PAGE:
Under New Jersey law, the written confirmation of an oral agreement between merchants establishes an enforceable contract where the recipient does not object within ten days. See N.J. Stat. Ann. § 12A:2-2-201; see also Trilco Terminal v. Prebilt Corp., 167 N.J. Super. 449, 452, 400 A.2d 1237, 1239 (N.J. Super. Ct. Law Div. 1979), aff'd, 174 N.J. Super. 24, 415 A.2d 356 (N.J. Super. Ct. App. Div. 1980). The plaintiff argues that in May 1996, it reached an oral agreement with the defendant for the purchase and sale of a total of twenty-three containers of apricots. This oral agreement was then confirmed in writing by the plaintiff's May 23, 1996 facsimile, which discussed the price, quantity, and delivery of the containers. The defendant did not object to the terms of the agreement in its May 24, 1996 facsimile; instead, it acknowledged receipt of the plaintiff's May 23, 1996 facsimile and clarified certain terms in that communication. Accordingly, the plaintiff has established the likely existence of an enforceable contract under New Jersey law. *fn2"

 The defendant also argues that it was justified in refusing to ship further containers to the plaintiff because the plaintiff owed it more than $ 50,000 with respect to three other shipments of goods. (Erol Certification P 16 & Ex. C.) The plaintiff contends that it only owes the defendant approximately $ 28,161 for those shipments. In any event, the amount of the plaintiff's alleged damages -- in excess of $ 340,000 -- far exceeds the attached funds held by Rabobank and any counterclaim asserted by the defendant.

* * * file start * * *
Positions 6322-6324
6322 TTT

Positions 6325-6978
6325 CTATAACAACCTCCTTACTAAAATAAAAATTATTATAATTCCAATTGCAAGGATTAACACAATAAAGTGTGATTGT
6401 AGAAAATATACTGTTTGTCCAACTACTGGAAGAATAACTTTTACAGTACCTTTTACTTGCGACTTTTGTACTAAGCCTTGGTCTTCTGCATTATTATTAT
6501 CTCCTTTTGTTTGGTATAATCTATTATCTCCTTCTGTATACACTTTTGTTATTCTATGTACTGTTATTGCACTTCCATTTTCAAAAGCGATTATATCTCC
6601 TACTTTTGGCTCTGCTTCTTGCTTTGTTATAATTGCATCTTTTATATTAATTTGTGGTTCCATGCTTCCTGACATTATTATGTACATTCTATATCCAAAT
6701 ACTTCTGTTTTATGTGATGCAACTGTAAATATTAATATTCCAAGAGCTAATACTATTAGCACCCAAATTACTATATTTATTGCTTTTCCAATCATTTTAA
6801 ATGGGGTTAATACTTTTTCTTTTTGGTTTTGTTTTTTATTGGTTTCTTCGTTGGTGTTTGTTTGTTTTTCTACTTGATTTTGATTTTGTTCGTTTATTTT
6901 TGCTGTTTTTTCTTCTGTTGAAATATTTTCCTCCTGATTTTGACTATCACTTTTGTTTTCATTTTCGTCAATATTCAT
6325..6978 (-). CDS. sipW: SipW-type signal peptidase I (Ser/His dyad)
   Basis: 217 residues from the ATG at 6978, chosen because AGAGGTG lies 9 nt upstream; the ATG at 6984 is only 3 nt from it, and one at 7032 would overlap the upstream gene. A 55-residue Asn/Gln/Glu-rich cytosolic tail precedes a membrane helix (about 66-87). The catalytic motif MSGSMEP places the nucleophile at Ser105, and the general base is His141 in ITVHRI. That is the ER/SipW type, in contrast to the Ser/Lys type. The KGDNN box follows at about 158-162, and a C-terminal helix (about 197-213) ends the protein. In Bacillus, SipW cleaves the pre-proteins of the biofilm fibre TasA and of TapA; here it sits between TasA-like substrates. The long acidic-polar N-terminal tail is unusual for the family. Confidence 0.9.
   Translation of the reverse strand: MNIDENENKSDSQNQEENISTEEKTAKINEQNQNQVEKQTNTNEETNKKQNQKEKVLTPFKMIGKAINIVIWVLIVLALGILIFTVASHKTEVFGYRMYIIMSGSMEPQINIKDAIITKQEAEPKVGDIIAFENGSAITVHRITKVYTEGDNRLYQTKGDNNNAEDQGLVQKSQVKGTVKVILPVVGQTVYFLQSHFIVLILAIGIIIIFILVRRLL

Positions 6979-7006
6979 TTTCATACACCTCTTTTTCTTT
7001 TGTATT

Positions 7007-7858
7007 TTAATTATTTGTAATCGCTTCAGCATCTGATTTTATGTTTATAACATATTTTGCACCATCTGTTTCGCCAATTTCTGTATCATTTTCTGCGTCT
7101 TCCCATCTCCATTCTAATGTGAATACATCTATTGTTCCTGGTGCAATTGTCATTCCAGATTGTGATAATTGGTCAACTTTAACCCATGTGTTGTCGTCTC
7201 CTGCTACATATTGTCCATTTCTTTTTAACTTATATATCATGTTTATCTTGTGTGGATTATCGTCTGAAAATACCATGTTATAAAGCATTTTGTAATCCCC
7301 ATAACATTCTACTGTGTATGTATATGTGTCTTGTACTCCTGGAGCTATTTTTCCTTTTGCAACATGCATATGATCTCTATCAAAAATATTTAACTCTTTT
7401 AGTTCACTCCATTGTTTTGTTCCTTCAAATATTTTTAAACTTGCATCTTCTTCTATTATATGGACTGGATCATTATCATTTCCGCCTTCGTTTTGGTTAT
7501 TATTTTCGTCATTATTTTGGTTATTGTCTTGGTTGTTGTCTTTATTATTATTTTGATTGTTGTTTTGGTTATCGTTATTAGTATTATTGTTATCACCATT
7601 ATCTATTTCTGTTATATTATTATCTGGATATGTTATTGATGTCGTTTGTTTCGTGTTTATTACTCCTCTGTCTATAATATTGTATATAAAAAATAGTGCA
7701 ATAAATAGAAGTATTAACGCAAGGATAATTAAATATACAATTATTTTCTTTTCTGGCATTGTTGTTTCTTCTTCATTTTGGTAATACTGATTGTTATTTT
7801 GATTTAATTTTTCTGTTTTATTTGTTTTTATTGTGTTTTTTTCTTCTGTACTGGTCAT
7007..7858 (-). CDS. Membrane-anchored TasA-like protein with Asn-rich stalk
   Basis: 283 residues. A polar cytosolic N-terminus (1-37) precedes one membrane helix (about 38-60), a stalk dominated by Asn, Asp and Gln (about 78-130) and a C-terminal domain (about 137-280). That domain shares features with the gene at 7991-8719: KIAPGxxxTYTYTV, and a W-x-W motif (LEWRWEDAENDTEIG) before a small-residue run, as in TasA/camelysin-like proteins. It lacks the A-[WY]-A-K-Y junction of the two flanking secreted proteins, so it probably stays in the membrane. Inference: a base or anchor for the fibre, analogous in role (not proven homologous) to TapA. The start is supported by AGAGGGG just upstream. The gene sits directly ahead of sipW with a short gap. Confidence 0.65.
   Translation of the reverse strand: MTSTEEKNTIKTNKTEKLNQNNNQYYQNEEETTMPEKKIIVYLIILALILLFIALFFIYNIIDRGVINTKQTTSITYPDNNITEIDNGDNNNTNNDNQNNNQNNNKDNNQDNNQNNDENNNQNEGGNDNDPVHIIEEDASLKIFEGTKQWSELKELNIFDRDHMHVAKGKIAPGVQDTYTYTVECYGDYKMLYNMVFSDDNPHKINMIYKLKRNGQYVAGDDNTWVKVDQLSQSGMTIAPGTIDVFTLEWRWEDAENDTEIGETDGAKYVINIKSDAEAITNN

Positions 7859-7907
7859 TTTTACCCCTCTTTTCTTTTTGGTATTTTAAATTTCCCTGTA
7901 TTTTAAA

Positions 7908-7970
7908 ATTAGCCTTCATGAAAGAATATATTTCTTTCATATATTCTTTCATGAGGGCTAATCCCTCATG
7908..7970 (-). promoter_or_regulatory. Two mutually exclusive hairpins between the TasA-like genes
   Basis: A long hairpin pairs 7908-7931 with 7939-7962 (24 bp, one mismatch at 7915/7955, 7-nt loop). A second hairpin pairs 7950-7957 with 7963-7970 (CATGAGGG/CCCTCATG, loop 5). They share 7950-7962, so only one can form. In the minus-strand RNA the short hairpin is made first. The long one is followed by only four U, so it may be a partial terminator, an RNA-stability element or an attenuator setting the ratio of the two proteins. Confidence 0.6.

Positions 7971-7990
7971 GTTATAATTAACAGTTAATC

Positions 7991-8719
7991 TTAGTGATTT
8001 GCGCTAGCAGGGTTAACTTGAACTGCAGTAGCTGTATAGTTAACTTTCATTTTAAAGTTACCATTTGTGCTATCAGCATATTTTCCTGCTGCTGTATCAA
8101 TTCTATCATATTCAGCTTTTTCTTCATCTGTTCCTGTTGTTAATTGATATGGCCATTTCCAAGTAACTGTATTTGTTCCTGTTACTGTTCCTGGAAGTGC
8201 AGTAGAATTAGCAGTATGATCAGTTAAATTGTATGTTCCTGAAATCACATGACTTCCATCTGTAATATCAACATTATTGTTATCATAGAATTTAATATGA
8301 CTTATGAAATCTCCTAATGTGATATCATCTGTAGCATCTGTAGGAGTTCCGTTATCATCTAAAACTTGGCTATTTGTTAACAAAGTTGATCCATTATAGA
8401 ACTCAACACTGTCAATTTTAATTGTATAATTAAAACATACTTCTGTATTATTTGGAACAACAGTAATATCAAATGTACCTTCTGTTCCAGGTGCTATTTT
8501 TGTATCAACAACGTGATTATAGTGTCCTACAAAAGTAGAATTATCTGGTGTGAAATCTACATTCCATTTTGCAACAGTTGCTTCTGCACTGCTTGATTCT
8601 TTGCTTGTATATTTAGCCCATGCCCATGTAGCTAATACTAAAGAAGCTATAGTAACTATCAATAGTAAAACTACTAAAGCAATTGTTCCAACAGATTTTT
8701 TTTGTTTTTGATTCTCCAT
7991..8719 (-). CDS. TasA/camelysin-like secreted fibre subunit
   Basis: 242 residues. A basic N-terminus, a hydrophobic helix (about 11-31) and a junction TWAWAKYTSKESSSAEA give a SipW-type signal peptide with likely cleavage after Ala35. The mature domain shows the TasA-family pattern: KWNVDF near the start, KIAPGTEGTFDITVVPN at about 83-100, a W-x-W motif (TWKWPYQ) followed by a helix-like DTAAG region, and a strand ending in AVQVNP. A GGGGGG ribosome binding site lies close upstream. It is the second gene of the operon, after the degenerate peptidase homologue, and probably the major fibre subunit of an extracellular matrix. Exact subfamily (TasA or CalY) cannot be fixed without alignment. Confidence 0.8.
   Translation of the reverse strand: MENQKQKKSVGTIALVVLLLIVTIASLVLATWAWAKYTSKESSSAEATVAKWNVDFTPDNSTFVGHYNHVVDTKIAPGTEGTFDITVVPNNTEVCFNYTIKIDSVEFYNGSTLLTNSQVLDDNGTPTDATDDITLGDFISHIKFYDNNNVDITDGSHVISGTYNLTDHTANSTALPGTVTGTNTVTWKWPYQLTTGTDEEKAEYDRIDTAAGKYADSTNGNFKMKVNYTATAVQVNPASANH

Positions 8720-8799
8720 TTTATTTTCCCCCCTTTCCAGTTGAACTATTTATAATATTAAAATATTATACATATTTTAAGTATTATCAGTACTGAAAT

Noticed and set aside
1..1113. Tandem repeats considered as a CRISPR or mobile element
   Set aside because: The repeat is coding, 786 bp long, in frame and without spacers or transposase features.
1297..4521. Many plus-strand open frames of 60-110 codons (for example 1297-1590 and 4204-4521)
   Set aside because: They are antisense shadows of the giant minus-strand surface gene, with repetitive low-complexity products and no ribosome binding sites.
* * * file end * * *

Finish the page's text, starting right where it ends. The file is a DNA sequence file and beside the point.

Accordingly, because the plaintiff has demonstrated the probability that it will succeed on the merits, the defendant's motion to vacate the state court's order of attachment is denied, and the plaintiff's cross-motion to confirm the order of attachment is granted. *fn3"

  CONCLUSION

 For the reasons explained above, the defendant's motion to dismiss the complaint and to vacate the state court's order of attachment is denied. The plaintiff's cross-motion to confirm the order of attachment is granted.

 SO ORDERED.

 Dated: New York, New York

 May 19, 1997

 John G. Koeltl

 United States District Judge